Scott Blair, a former soldier and spouse of a servicemember from Osan Air Base, holds a picture of his father, William Blair, and a Kurdish official taken when William Blair was stationed in Iraq with the Defense Intelligence Agency. William Blair later died from illnesses brought on by post-traumatic stress disorder.

Scott Blair, a former soldier and spouse of a servicemember from Osan Air Base, holds a picture of his father, William Blair, and a Kurdish official taken when William Blair was stationed in Iraq with the Defense Intelligence Agency. William Blair later died from illnesses brought on by post-traumatic stress disorder. (Erik Slavin / S&S)

EDITOR’S NOTE: This is the first in a three-day series about post-traumatic stress disorder. Today’s story looks at one man’s descent into a living hell with PTSD that his family says began as a civilian deployed to Iraq and ended in an Arizona cemetery. Monday’s story visits a group of South Korea-based troops who meet to deal with their issues. On Tuesday, Stripes explores the different types of care available to those suffering from the disorder across the Pacific.

In 2004, William Blair e-mailed his wife Noriko a picture of himself in an Iraqi jail cell.

Noriko knew he wasn’t a prisoner, but she knew little else about his job with the Defense Intelligence Agency.

When he returned from Iraq a year later after a second deployment, Noriko Blair realized that William wasn’t the same witty, calm, peaceful man she had married. But she did not know how badly he had been wounded.

William Blair visits his grandson in June 2003, shortly after his first Iraq deployment as a Defense Intelligence Agency employee.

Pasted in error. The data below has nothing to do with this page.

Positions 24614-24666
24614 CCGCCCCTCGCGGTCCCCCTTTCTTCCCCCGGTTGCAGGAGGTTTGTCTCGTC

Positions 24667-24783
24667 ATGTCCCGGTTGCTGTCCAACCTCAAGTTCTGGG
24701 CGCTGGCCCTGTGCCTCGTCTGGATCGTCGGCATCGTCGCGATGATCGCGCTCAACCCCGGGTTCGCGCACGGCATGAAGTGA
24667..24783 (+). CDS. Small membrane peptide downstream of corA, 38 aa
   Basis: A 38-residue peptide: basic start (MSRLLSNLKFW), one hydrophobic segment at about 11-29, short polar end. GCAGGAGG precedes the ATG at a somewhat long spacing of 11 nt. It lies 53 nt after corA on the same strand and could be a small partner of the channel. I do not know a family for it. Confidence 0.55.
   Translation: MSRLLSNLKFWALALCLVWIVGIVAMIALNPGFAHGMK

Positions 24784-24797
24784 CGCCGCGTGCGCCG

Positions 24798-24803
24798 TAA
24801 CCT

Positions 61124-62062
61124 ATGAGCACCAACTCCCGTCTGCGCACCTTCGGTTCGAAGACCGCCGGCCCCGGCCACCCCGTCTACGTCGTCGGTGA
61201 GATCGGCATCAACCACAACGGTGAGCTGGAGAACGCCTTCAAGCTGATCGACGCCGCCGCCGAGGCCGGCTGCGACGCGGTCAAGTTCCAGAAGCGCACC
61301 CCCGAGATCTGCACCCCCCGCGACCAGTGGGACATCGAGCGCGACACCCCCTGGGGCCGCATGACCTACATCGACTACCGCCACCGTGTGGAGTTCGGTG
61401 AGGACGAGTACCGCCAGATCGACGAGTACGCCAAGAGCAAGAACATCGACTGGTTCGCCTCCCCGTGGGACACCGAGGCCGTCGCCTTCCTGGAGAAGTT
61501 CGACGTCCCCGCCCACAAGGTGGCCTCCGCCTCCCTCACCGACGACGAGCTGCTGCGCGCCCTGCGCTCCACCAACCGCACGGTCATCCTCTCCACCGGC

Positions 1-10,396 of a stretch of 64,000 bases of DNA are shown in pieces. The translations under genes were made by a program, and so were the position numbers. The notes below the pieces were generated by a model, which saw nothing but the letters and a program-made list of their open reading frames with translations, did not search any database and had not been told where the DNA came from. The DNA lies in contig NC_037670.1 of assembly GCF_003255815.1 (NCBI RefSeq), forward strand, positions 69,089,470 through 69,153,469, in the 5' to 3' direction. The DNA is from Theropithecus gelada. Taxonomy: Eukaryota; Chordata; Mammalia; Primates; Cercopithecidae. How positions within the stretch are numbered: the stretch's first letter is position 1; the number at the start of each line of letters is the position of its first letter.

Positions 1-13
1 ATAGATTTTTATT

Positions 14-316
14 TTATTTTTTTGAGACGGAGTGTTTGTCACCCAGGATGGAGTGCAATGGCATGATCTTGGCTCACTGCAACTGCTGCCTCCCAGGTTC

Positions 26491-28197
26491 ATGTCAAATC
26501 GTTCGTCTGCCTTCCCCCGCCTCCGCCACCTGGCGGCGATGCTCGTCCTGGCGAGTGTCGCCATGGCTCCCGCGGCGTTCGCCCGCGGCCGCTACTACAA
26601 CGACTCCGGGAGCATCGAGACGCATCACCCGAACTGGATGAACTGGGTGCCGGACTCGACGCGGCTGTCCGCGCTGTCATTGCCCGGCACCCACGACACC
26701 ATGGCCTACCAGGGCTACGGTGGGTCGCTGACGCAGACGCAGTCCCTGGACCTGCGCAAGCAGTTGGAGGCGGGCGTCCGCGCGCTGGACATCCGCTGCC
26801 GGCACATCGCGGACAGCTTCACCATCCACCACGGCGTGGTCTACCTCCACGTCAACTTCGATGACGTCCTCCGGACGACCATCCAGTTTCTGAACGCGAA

William Blair visits his grandson in June 2003, shortly after his first Iraq deployment as a Defense Intelligence Agency employee. (Courtesy of Scott Blair)

After 38 years of serving his country as a retired active-duty soldier and a Defense Department civilian, Blair died in July 2006.

Death didn’t come from a bullet or a mortar round. It came from the anguish brought on by post-traumatic stress disorder and the heart attack that struck after alcohol abuse broke his body, his family said.

Blair’s death could have been prevented, said his son, his wife and a former colleague who served with him in some of the world’s toughest places.

They say he might have lived had the DIA given him psychological screening before redeployment or offered help when he returned in January 2005.

They wonder how far it would have progressed if Yokosuka Naval Hospital had diagnosed and treated him earlier, or if they had additional PTSD training then.

Though he was already very ill, they ask what would have happened had a Veterans Administration hospital in Washington not turned him away because he got PTSD as a civilian and not while serving as a soldier, as a VA spokeswoman confirmed.

They’ll never know if Blair’s heart could have been restarted; he was transferred without Noriko’s knowledge from a civilian hospital to a medical center in Arizona, where he suffered a heart attack and later died. No one could tell Noriko how long he lay unattended after his heart stopped.

The first battles

“My father’s agency, the government or anyone else is not really to blame for doing anything directly to him,” says Scott Blair, William’s son and a former soldier whose spouse is an Air Force linguist at Osan Air Base, South Korea. “The problem was that there was just no foresight to create any standardized way of dealing with people in his situation. It almost seemed like his agency just took the policy of ignoring it, with the idea that it would go away on its own or that he could handle everything by himself.

“Quite honestly, in his condition, he wasn’t able to take care of anything on his own.”

As of Wednesday, the DIA had not responded to numerous Stripes queries spanning more than a week regarding PTSD programs and screening.

Before his Iraq deployments, Scott knew his father as a man who could land on his feet in tough situations. He picked up new languages just by walking foreign streets.

Blair joined the Army during the Vietnam War in the late 1960s and was sent to Japan as a Russian linguist in an intelligence post.

He met and married Noriko in Japan. He could not retain his security clearance level while married to a foreign national at the time, so Blair became an interrogator and spent most of his career in Cold War Germany.